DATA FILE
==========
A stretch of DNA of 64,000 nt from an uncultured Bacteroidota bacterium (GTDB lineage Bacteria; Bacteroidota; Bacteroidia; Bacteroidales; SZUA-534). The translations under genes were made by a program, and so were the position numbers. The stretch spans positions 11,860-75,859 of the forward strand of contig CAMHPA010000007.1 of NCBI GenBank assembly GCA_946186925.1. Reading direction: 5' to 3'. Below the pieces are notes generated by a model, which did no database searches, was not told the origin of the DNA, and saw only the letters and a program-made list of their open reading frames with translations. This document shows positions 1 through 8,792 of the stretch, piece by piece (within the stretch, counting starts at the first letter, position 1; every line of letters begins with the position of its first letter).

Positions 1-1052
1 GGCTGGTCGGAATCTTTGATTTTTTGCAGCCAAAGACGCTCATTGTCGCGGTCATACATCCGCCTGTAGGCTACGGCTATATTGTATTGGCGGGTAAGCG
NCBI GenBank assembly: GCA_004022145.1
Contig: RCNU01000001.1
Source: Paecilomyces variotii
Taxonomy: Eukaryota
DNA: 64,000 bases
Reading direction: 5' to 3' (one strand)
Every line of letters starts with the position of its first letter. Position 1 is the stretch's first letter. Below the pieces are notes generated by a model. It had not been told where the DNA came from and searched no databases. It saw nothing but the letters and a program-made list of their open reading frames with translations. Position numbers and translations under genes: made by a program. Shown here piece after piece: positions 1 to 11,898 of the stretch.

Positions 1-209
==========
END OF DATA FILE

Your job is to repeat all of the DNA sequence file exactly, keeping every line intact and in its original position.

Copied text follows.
A stretch of DNA of 64,000 nt from an uncultured Bacteroidota bacterium (GTDB lineage Bacteria; Bacteroidota; Bacteroidia; Bacteroidales; SZUA-534). The translations under genes were made by a program, and so were the position numbers. The stretch spans positions 11,860-75,859 of the forward strand of contig CAMHPA010000007.1 of NCBI GenBank assembly GCA_946186925.1. Reading direction: 5' to 3'. Below the pieces are notes generated by a model, which did no database searches, was not told the origin of the DNA, and saw only the letters and a program-made list of their open reading frames with translations. This document shows positions 1 through 8,792 of the stretch, piece by piece (within the stretch, counting starts at the first letter, position 1; every line of letters begins with the position of its first letter).

Positions 1-1052
1 GGCTGGTCGGAATCTTTGATTTTTTGCAGCCAAAGACGCTCATTGTCGCGGTCATACATCCGCCTGTAGGCTACGGCTATATTGTATTGGCGGGTAAGCG
NCBI GenBank assembly: GCA_004022145.1
Contig: RCNU01000001.1
Source: Paecilomyces variotii
Taxonomy: Eukaryota
DNA: 64,000 bases
Reading direction: 5' to 3' (one strand)
Every line of letters starts with the position of its first letter. Position 1 is the stretch's first letter. Below the pieces are notes generated by a model. It had not been told where the DNA came from and searched no databases. It saw nothing but the letters and a program-made list of their open reading frames with translations. Position numbers and translations under genes: made by a program. Shown here piece after piece: positions 1 to 11,898 of the stretch.

Positions 1-209